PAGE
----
I remember warm summer nights on my grandparents’ farm in Iowa chasing fireflies. The dark would creep up from the pasture behind the barn and soon cloak the old outbuildings and the orchard. The silos would disappear into twilight and the corn crib would slowly became a dark shadow. The yard light on the no-longer active windmill would flick on and chase some of the darkness away, but the shadows under the full weeping willow stayed dark and deep.
Little dappled lights would start flickering in that shadowed world under the willow tree, looking like little fey lanterns. Soon, answering lights would appear near the flower beds filled with lilies and tulips. The lights would wink on and off in a fascinating rhythm and pattern. My sister's nose would press against the big glass window in the kitchen that looked out onto the gravel drive and the flower beds. I would look out the screen door toward the numinous dark and blinking lights under the willow. We’d count the flashing bugs and do our own pestering of the adults until they gave in.
Grandma would go into the landing to the basement and get an old canning jar with the screw on lid. This jar had been used for catching fireflies for many years, so the lid was already punctured at the top to let the air in. Whether my mother and her sisters and brother had used this same jar, I don’t know; but I know that my sister and I definitely had, for as long as I could remember.
Heather and I would run out into the dark, unafraid, to capture the little flying lights. We’d race, hands outstretched, around the old gray farmhouse, giggling and doing our best not to hurt the bugs as we caught them. Around the house, between the old chicken coop and the garage, through the apple tree orchard we’d go, racing toward the dancing fairy lights. We’d play tag under the weeping willow with them, for just as we’d get close to grasping the lightning bugs in our hands they’d blink off and we’d lose them in the dim.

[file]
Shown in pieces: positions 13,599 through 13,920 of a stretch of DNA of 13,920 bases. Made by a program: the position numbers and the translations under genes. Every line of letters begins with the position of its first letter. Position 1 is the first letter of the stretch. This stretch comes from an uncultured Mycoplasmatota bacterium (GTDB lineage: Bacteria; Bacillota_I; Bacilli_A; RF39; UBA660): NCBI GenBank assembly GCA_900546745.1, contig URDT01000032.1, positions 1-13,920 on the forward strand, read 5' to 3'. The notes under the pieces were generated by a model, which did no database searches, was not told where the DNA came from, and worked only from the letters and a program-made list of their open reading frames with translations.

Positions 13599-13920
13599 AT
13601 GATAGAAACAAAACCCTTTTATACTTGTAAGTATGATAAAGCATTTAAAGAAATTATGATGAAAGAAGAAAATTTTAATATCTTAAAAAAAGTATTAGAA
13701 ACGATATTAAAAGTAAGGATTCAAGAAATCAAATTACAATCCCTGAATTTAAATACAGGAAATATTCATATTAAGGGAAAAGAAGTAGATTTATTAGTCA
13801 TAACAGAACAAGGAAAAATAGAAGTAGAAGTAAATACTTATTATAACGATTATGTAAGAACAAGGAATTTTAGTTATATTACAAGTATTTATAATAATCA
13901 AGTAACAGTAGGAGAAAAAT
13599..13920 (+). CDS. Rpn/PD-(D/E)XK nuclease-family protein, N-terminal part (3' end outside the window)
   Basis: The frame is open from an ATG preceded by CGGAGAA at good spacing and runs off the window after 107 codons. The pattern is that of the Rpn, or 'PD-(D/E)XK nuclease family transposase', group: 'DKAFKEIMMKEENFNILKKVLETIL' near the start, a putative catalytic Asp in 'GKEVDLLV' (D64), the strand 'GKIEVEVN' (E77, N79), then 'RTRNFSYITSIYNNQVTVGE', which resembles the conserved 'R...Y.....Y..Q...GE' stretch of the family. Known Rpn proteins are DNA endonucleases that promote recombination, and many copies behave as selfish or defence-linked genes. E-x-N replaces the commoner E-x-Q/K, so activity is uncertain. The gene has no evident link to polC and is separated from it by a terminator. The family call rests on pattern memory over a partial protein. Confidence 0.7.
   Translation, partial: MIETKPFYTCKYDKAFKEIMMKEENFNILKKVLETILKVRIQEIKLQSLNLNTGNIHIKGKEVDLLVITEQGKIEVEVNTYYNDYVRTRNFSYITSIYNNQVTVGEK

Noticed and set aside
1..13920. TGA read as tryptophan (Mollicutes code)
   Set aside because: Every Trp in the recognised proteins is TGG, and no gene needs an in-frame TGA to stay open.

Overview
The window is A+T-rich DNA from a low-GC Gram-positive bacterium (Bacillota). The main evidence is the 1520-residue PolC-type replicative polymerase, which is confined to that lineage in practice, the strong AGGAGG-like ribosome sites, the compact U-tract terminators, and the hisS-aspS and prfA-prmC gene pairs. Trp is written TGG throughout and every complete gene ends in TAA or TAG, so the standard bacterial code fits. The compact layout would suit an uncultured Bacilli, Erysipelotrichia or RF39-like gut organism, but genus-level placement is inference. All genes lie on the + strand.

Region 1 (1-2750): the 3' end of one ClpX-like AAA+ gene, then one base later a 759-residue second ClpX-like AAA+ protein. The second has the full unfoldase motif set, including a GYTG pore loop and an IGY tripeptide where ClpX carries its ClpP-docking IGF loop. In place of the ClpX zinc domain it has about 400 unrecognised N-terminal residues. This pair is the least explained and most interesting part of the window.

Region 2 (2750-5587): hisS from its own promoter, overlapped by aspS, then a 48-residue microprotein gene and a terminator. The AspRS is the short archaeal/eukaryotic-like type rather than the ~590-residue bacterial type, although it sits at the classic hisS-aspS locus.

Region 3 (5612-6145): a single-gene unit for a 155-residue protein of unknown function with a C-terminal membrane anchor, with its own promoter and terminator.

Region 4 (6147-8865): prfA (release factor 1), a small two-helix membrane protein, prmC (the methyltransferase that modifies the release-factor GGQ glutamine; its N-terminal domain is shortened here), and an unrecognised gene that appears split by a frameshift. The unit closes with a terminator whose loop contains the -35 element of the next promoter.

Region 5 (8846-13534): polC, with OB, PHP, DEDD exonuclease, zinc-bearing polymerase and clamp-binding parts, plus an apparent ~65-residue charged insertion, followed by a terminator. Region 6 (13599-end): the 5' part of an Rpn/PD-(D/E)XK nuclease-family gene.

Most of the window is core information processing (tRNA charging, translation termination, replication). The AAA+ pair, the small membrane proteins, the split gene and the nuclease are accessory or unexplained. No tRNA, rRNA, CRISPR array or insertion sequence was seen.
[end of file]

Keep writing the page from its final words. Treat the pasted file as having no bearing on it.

When we did succeed in cupping our little hands around a flying flasher, we’d squeal with glee and giggle as we’d run to deposit our trophy in the old Mason jar. As there were two of us, the jar would soon be filled with ten to fifteen lightning bugs, and we’d marvel at the light show captured under slightly blue glass. I always wanted to carry our treasure up the stairs to our room. I imagined that I’d set the fairy jar on the old trestle-type sewing machine that served as a night table between the twin beds. That way, all night long, if we woke up, we’d see the little lights blink on and off.
But mom and Grandma (as well as dad and Grandpa) were against that idea. So we just watched them in their little jar as they flashed their love messages into the dark. Eventually we’d unscrew the jar and let the fairy lights fly away, back to their world under the weeping willow and among the lilies and tulips in the flower beds.
I was reminded of all this by a post on facebook by my friend Laura. She commented that her son loved chasing fireflies, and how he usually didn’t capture them—how instead he’d “smush” them. Well, he’s a boy, and he probably doesn’t think of the fireflies like little fairies… but her post reminded me of a time I miss. It was a time of the innocence of youth and the joys of a warm summer night with nothing to think about except…chasing fireflies.